After the travel-sized adventure with the LAG, came another travel-sized guitar: JnR.
Though newish, it was in for general maintenance, some strings, but primarily for action correction.
The problem with cheaper guitars is their construction quality becomes evident very soon in their lives.
Right off the bat, I noticed that the (plastic) saddle was not the right length for the slot cut for it.
Why is this so wrong? Because the longer the saddle, better is the transfer of energy from saddle to bridge to top, improving sound quality and sustain.
Earlier Martin guitars used to sport what we refer to as a ‘through saddle’.
They were excellent creations but had to be done away with in time due to the amount of work that went into creating that perfect blend of bone/ivory merging into the wood of the bridge.
Anyway, evolutionary casualties of guitar construction aside, a saddle that does not fit its slot perfectly is bad for the instrument, both by way of sustain as well as intonation (if the saddle is thin and slot larger, making it tilt under string tension).
The owner understood the logic that I gave him and agreed to my suggestion that a proper-sized bone saddle and nut replace the plastic elements on the instrument.
However, as I began to work on the instrument and tried to take the bridgepins out, the one holding the ‘E’ string refused to budge. After much fighting, it came out but that is not the way it should be. So, I decided to ream the holes so that the bridgepins would fit just right and not be a problem.
And as I discovered, except for the ‘e’ string, all pins were tight for their holes.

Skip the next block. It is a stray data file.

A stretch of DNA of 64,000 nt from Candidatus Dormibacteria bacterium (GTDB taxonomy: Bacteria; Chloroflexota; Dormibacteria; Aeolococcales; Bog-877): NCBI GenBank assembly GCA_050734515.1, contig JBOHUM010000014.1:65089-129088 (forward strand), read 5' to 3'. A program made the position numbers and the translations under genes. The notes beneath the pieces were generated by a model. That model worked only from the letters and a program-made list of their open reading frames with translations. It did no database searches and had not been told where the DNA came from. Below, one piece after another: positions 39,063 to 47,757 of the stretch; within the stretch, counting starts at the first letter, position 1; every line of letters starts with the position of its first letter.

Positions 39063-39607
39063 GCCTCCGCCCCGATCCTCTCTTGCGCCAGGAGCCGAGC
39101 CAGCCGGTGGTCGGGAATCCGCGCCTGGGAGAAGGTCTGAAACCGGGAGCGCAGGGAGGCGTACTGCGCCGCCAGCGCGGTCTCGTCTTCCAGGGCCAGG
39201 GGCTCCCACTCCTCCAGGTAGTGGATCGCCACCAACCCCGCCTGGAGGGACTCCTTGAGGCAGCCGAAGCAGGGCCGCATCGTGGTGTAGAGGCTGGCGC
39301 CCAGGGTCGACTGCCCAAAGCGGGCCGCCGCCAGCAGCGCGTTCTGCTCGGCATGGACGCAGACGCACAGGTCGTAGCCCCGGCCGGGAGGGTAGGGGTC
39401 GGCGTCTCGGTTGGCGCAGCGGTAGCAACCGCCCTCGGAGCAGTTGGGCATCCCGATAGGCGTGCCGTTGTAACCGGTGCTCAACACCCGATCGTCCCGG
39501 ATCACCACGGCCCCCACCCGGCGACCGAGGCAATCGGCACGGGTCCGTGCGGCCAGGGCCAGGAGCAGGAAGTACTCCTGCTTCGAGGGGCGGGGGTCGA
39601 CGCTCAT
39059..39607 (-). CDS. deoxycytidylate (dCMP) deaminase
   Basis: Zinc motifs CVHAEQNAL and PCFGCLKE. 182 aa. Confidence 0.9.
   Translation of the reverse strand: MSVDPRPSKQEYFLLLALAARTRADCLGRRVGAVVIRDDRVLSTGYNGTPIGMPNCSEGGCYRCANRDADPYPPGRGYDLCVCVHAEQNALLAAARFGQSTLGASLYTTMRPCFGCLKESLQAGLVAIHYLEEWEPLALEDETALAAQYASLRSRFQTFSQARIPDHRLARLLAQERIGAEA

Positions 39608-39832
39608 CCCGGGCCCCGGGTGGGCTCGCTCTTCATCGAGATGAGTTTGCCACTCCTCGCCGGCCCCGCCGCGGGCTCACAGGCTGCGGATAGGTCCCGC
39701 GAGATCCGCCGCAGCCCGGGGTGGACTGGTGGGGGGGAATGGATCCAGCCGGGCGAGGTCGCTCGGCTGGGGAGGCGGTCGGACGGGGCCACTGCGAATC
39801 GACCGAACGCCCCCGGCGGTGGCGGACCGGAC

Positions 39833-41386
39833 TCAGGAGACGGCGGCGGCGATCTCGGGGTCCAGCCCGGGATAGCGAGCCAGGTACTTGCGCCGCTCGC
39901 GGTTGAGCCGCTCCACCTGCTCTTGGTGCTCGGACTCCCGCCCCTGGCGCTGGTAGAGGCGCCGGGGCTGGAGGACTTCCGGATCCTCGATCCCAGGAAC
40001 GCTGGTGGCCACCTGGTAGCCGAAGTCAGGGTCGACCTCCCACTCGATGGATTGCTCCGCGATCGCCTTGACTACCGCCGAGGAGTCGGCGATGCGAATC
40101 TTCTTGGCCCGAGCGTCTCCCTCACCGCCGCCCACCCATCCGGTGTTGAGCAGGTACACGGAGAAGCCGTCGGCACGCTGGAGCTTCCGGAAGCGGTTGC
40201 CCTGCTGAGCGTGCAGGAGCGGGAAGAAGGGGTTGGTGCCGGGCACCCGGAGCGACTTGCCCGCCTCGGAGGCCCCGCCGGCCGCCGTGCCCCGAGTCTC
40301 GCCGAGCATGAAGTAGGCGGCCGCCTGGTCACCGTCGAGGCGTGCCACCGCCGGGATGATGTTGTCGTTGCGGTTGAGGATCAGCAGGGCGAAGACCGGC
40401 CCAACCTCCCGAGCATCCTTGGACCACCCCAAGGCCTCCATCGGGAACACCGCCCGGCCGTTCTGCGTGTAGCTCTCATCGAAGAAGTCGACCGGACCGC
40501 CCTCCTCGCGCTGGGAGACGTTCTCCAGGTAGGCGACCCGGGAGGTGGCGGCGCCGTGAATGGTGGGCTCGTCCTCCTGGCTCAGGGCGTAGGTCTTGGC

Thereafter, measurements were taken and transferred to the new bone saddle and nut. Still working with old strings, I found that though the neck was straight, the action needed to come down a lot.
Again strings were loosened, the saddle was pulled out and shaved, and the process repeated till I had the action where it should be. However, in the process, the saddle lost most of its height and much of the break angle.
I explained to the owner that this was the very extreme that one could take the saddle to, and if now, if he ever needed to bring down the saddle, we would have to cut string ramps in the bridge to give some semblance of a break angle to the strings.
Again the strings were taken off and the fretboard and bridge were shown some TLC. Here’s what the fretboard looked like after all the attention. The view of the bridge you already have above.
That done, just before fresh, new strings were put on, the hardware on the headstock was checked and tuning machine buttons were either loosened or tightened to turn easily.
With the strings, this baby looked like this- and played just fine.